This is the subhead for the blog post
It’s now 2019 and the world of social marketing is full of possibility! New ads formats to test, new audiences to target, and along with all of this — new builds to upload.
While each digital marketer may have a preferred method for building, there tends to be a dark area around how to ensure efficient QA perfection on your fresh build before setting the ads live. If “poking around in the UI” and individually clicking into ads to check tracking are your current MO, let me introduce you to this fool-proof mechanism:
That’s right! Your ol’ partner in data-manipulation is capable of more than just analysis; it’s also got your back when it comes to sorting out naming conventions, tracking, and story IDs. Follow along with this simple guide to flawless launch prep and cut your current Facebook QA time in half.
Step 1 – Export Selected New Ads
Download applicable data for pivot table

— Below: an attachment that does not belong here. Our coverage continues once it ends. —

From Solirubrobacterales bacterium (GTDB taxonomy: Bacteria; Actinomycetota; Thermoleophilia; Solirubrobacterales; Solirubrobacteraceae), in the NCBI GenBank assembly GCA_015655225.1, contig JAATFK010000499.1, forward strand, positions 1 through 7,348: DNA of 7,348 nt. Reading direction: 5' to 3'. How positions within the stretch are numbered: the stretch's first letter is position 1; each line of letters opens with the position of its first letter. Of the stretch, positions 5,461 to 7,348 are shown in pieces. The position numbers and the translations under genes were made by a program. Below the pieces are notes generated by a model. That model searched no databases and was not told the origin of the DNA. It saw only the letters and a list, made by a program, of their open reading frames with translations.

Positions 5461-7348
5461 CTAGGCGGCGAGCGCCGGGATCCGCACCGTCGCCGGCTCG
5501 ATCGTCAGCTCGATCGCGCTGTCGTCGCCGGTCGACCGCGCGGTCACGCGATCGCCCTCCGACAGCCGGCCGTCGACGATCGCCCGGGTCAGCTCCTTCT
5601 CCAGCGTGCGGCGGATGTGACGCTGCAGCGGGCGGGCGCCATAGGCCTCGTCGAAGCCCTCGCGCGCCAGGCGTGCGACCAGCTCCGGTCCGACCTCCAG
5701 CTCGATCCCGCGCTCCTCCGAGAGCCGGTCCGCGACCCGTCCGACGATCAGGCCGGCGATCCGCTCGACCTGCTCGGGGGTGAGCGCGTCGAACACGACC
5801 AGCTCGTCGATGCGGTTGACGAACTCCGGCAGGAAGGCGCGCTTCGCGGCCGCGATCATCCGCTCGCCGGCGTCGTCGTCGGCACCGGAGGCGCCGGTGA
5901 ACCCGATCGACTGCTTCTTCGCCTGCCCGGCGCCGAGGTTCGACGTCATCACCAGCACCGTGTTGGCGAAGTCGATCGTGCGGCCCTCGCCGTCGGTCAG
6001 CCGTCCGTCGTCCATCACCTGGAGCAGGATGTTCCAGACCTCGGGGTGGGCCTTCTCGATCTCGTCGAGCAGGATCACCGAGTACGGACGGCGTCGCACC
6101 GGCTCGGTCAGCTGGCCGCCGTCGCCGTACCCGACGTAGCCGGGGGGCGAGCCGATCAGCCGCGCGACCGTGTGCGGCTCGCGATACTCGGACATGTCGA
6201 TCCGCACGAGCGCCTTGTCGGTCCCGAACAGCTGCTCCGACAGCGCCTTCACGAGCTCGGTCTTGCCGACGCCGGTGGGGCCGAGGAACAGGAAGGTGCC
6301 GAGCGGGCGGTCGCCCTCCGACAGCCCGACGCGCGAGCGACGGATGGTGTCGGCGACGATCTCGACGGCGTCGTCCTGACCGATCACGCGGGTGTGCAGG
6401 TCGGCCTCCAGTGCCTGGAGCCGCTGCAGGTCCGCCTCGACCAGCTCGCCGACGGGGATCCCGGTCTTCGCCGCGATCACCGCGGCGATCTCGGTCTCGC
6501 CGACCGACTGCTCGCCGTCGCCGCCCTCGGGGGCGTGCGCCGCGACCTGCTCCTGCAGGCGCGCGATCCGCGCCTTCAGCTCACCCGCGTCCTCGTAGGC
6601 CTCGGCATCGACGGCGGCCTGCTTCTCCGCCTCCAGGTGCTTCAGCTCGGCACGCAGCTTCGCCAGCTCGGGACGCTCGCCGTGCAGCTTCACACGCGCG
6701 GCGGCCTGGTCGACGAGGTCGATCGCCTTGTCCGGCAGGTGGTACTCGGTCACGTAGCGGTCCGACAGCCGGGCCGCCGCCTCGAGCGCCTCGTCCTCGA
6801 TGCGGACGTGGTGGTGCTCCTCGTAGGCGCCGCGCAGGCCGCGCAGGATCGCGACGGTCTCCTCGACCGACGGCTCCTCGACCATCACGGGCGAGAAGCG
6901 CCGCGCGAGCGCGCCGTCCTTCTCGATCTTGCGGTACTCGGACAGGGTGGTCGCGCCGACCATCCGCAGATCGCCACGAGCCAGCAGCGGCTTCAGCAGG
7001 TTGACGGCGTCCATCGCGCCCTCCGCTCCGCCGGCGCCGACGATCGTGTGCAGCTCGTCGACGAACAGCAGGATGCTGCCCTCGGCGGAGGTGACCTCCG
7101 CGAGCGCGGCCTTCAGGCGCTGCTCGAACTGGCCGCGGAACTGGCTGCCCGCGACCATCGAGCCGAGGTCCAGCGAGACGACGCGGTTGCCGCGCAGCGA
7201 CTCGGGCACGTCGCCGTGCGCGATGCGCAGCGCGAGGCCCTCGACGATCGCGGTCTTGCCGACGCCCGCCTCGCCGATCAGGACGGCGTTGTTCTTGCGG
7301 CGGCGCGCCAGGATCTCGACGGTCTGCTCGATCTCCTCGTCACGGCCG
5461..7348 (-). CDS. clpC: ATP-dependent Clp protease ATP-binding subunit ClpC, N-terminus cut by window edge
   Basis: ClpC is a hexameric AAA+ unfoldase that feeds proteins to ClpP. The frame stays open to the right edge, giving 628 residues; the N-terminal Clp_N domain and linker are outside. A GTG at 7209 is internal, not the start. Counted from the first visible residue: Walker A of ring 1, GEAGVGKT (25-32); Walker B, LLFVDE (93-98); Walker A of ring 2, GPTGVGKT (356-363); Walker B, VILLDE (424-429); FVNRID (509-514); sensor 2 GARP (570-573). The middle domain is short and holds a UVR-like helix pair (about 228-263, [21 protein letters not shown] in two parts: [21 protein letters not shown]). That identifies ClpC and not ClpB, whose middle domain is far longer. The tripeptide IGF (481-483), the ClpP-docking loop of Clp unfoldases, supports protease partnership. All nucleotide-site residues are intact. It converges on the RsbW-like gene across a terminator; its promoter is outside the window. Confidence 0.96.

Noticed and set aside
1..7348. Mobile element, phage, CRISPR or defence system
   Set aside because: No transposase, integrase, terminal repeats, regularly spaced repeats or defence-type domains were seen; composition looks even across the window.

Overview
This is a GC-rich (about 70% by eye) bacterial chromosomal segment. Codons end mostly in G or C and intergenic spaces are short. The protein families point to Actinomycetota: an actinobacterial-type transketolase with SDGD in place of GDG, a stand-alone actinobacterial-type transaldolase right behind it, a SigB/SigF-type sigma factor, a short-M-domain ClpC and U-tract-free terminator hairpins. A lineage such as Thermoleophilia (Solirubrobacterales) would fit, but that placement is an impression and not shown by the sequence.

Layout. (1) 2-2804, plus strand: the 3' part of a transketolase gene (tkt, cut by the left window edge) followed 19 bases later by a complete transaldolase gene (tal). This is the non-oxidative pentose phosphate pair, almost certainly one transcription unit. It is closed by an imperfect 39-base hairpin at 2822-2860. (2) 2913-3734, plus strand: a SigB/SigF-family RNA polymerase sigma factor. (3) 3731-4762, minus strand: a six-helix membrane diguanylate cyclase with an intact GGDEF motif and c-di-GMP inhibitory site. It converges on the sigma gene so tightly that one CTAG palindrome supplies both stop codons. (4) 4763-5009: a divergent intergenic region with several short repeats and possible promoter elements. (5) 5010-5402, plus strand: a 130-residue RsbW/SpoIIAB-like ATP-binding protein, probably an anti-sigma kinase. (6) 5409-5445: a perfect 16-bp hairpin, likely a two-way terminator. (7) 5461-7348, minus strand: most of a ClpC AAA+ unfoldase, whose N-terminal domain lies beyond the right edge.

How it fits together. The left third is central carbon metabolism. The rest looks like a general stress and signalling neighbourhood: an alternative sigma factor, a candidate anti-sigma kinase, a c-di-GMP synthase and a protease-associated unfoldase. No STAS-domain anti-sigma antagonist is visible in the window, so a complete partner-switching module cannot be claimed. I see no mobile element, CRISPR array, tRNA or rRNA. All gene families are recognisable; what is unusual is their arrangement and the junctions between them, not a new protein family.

Navigate to a display of your new ads in the UI and select, or filter for your new ads and select. With your ads selected, click the “Export” symbol near the top of the table and export “Selected” (as seen below).
Step 2 – Create Pivot Table
Open your Facebook Export sheet and create a pivot table
After downloading and opening your export sheet, just “select all” on the current raw data tab and navigate to create a new pivot table. I prefer to host pivot tables on separate tabs from my raw data – consider this a small “choose your own adventure” moment, though.
Step 3 – Use Your Pivot Table to QA Different Variables
Layer Variables in the “Rows” section to QA for matching conventions
Once your pivot table has loaded, begin selecting various aspects of your ads or ad sets that should correlate. Quick checks I like to start with are Ad Set Name/Ad Name and Story ID/Ad Name. Note that the order in which you stack your variables can make a large difference in how the information is displayed in the pivot table. If your pivot table is displaying in single rows for a common factor, try switching the order of your variables in the “Rows” section to use the common factor first. See below for examples and more common QA checks.
Here’s to a 2019 where account team members don’t lose sleep over QA accuracy.
*Toasts champagne to Excel and efficiency*